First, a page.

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HarperCollins Will Begin Digitizing Books

To PROTECT Author's Rights

     
7:25 pm on Dec 13, 2005 (gmt 0)

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The move comes as the U.S. publishing industry is bringing lawsuits against Web search leader Google over its effort to scan copyrighted books in libraries--a move the industry fears would set a dangerous copyright precedent.

Chief Executive Jane Friedman said HarperCollins, a division of News Corp., had no immediate plan to raise revenue from the digital copies of the books but it had concluded it was a vital move to protect its authors' rights.

Full Story [news.com.com]

Sounds like a step in the right direction. In essence, they're saying, 'look, we own the copyright, so if you want a digital version, you're going to have to come to us'. With all the noise over DRM for music, the rights to written works haven't received much attention.

And while HarperCollins is stating that the move isn't 'antagonistic', it sure looks like a shot across the bow.

9:12 pm on Dec 13, 2005 (gmt 0)

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Much in the same way music labels/companies 'protect' the rights of their artists...

Syzygy

9:20 pm on Dec 13, 2005 (gmt 0)

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I haven't read much about anonymosity between authors and publishers. Just the opposite in fact, publishers and authors seem to have a much better flow of communication, which in turn seems to engender less predatorial contracts. Just the opposite of the recording industry.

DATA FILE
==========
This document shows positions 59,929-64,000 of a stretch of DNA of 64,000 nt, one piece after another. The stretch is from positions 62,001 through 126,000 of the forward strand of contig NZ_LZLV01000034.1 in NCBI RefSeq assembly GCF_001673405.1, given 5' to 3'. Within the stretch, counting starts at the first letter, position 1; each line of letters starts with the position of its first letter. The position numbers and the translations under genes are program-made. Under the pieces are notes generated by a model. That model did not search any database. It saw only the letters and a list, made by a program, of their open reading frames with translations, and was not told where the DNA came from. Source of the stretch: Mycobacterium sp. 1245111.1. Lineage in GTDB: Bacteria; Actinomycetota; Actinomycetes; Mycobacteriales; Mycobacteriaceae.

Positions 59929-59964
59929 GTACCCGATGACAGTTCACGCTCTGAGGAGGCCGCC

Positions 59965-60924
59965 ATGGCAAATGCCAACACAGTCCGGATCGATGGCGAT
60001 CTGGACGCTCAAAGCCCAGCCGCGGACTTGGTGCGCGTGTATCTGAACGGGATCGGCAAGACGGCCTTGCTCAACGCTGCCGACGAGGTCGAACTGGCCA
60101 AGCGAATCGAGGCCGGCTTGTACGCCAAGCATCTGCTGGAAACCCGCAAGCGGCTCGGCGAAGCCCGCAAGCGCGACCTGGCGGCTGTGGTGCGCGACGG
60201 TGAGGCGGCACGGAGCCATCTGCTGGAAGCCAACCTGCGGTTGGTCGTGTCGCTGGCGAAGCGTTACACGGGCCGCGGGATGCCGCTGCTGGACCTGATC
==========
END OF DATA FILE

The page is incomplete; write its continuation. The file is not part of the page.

Record Row seems to have the "we control whether or not you become a star" attitude while publishers seem to acknowledge the fact that the writers are are responsible for drawing fans, and therefore, revenue.

In any event, it is a bit premature to assume that HarperCollins is doing anything but trying to protect their authors.

9:20 pm on Dec 13, 2005 (gmt 0)

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Under the plan, HarperCollins will hold all the digital copies of its books in a digital warehouse and it will allow companies such as Google, Yahoo and Amazon.com to crawl the server to create an index, Murray said.

"If publishers don't do this, there are going to be too many digital copies of books out there," he said, noting that currently companies like Google, Yahoo and others were all making their own copies, making it difficult for publishers to ensure their authors' copyright is respected.

Psssst! "crawling" and "indexing" means they are making a copy!

What am I missing here?

hunderdown

9:43 pm on Dec 13, 2005 (gmt 0)

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HarperCollins has the files and PERMITS a search engine to index it. They can just as easily shut down access. And they can decide how much of a book they allow to be shown, etc.

This gives them control over content that Google was hell-bent on digitizing, indexing, and controling.

Interesting move on HC's part. I won't be surprised to see other publishers follow suit.

9:51 pm on Dec 13, 2005 (gmt 0)

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It's brilliant - opposed to how the music industry that sat back for years watching Napster, Mesh, Kazaa, etc. grow out of control these guys are taking the bull by the horns right up front and staking their licensing rights instead of sitting back and throwing fist fulls of sweaty cash at lawyers after the fact.
10:32 pm on Dec 13, 2005 (gmt 0)